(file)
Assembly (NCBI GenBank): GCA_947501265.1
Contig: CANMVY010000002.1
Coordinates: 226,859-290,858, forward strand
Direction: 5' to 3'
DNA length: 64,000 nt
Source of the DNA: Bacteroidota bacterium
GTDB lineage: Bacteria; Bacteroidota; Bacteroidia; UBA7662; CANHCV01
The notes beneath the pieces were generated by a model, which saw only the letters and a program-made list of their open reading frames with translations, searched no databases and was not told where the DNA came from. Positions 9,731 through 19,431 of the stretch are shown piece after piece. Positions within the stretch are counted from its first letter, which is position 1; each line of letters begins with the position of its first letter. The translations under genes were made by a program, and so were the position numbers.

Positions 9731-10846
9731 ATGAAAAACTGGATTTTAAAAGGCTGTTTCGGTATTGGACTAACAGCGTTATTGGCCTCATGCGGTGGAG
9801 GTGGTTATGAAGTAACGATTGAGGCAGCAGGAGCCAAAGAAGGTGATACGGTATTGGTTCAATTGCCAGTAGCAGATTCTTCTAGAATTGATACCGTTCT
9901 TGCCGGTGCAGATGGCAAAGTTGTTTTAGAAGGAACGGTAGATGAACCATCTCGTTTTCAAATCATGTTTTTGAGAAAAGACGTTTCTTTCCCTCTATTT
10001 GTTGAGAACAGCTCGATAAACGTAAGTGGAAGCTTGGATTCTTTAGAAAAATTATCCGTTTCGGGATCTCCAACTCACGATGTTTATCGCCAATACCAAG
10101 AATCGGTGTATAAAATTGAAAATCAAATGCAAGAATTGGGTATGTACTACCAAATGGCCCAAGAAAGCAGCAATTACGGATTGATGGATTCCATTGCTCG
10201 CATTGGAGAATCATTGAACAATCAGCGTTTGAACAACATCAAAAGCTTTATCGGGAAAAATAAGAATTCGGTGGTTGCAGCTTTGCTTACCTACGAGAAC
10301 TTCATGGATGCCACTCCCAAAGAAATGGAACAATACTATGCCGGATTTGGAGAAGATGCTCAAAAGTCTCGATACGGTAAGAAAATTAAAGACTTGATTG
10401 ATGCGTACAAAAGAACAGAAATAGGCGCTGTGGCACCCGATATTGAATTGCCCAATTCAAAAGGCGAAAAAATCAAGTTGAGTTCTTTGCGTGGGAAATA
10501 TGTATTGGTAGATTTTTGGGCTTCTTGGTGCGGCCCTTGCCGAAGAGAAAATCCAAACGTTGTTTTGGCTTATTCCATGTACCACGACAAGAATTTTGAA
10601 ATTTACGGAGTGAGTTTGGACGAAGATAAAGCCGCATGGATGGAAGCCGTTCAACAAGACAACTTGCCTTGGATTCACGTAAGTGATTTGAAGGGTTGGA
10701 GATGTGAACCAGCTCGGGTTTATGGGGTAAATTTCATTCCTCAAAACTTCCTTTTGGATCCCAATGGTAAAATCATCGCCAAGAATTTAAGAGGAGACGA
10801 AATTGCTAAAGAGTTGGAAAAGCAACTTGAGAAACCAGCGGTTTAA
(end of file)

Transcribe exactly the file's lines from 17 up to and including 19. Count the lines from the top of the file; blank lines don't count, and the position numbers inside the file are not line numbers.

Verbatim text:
10401 ATGCGTACAAAAGAACAGAAATAGGCGCTGTGGCACCCGATATTGAATTGCCCAATTCAAAAGGCGAAAAAATCAAGTTGAGTTCTTTGCGTGGGAAATA
10501 TGTATTGGTAGATTTTTGGGCTTCTTGGTGCGGCCCTTGCCGAAGAGAAAATCCAAACGTTGTTTTGGCTTATTCCATGTACCACGACAAGAATTTTGAA
10601 ATTTACGGAGTGAGTTTGGACGAAGATAAAGCCGCATGGATGGAAGCCGTTCAACAAGACAACTTGCCTTGGATTCACGTAAGTGATTTGAAGGGTTGGA